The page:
May I Editorialize More? There’s been a lot of talk about whether the Golden Globes could scrape their way back into respectability after last year, when their shady dealings and lack of diversity got them boycotted and pulled from NBC. Last night suggested a way forward, though maybe not the one the Hollywood Foreign Press Association wants: It was an award show where the host spent much of the show roasting the HFPA and the show itself. Not affectionately. It would be darkly fun for the Golden Globes to turn into a grim parody of The Oscars, and with last night’s show, they were getting there. Entertaining show, is what I’m saying.

Sundance Judges: If you have a film at Sundance and want to start sending cakes and knishes to the judges, their names have just been announced. They are Jeremy O. Harris, Eliza Hittman, and Marlee Matlin for the U.S. Dramatic Competition; W. Kamau Bell, Ramona Diaz, and Carla Gutierrez for  the U.S. Documentary Competition; Shozo Ichiyama, Annemarie Jacir, and Funa Maduka for the World Cinema Dramatic Competition; Karim Amer, Petra Costa, and Alexander Nanau for the World Cinema Documentary Competition; Madeleine Olnek for the NEXT competition section; and Destin Daniel Cretton, Marie-Louise Khondji, and Deborah Stratman for the Short Film Program Competition. Also, folks, just kidding, please do not send them baked goods. It’s cold in Park City and they prefer mittens.

Also: The jury for the Alfred P. Sloan Feature Film Prize is Dr. Heather Berlin, Jim Gaffigan, Dr. Mandë Holford, Shalini Kantayya, and Lydia Dean Pilcher. They deliberated in advance of the Festival and awarded the Prize to The Pod Generation, directed by Sophie Barthes.

Bob Odenkirk Returns: Already? I thought we’d have to wait a long time for his return to TV after the smashing creative success of Better Call Saul (which lost in its Golden Globes category to House of the Dragon, which is absurd, but I digress) — but his new show, Lucky Hank, will arrive March 19.

More Colin Farrell: It’s great to see him getting props for the lovely Banshees of Inisherin, but there was a time, not so long ago, when he thought his career was over. After 2004’s Alexander whimpered at the box office and received belittling reviews, he went into a kind of hiding, he told The Hollywood Reporter: “I went to Lake Tahoe to a ski resort. I didn’t ski, but I realized I could wear a mask and a beanie, and I did that for three days. And then after that, yeah, I did question. I went, ‘I’m just shite at it. I’m a crap actor. I’ve been found out.’”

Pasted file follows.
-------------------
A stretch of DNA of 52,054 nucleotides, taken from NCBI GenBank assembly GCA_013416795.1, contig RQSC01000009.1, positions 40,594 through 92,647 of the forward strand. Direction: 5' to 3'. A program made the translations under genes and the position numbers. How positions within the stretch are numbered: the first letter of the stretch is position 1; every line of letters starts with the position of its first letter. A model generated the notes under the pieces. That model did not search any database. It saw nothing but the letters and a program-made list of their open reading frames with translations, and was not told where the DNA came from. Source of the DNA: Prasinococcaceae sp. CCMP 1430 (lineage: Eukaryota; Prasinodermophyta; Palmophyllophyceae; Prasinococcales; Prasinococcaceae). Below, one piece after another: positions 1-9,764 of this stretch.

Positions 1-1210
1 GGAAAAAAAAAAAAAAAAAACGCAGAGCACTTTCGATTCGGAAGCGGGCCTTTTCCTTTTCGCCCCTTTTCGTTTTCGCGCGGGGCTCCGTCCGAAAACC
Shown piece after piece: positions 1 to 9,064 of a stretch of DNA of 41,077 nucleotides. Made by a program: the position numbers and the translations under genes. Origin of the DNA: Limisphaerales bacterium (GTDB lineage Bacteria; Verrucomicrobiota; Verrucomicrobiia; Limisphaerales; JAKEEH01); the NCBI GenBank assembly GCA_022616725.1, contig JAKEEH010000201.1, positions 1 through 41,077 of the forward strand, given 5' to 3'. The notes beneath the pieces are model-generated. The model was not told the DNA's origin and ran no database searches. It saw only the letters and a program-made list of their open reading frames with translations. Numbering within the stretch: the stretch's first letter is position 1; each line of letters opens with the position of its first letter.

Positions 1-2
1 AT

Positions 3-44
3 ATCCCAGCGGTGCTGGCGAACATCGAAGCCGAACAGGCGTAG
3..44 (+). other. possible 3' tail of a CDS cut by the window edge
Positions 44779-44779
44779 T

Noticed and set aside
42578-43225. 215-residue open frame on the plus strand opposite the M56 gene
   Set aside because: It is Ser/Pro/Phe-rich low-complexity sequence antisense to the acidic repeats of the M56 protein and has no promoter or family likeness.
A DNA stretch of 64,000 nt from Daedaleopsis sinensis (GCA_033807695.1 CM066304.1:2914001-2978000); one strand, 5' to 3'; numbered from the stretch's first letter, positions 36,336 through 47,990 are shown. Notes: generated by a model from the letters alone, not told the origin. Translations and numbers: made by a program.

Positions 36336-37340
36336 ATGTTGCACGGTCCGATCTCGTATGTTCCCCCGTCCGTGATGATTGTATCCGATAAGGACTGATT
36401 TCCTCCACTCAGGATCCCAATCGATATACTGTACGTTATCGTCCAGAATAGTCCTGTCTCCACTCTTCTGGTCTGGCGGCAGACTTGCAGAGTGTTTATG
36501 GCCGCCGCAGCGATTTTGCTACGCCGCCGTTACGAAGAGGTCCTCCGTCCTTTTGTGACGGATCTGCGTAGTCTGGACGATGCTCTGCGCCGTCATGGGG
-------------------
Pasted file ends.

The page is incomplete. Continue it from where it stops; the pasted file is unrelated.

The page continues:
Ben Affleck Returns: To his Massachusetts roots, that is. He was seen serving coffee and donuts at a Medford, Mass., Dunkin Donuts near Boston, reportedly for a commercial. As fans of wholesome tabloid photography are well aware, the Cambridge native is a frequent purveyor of L.A.’s Dunkin Donuts establishments, so at least we know he believes in the product. Also: His wife Jennifer Lopez joined in to support him in this whole thing. He’s still Benny from the block.

MediaU Part Deux: Here’s part of my lengthy chat with Adam Leipzig, which covers everything from how dozens of “informational” interviews finally landed him a job at Disney just as it was reinventing itself in the ’80s; what he learned from Jeffrey Katzenberg; and his memories of Robin Williams, a star he says was exactly the same onscreen and off.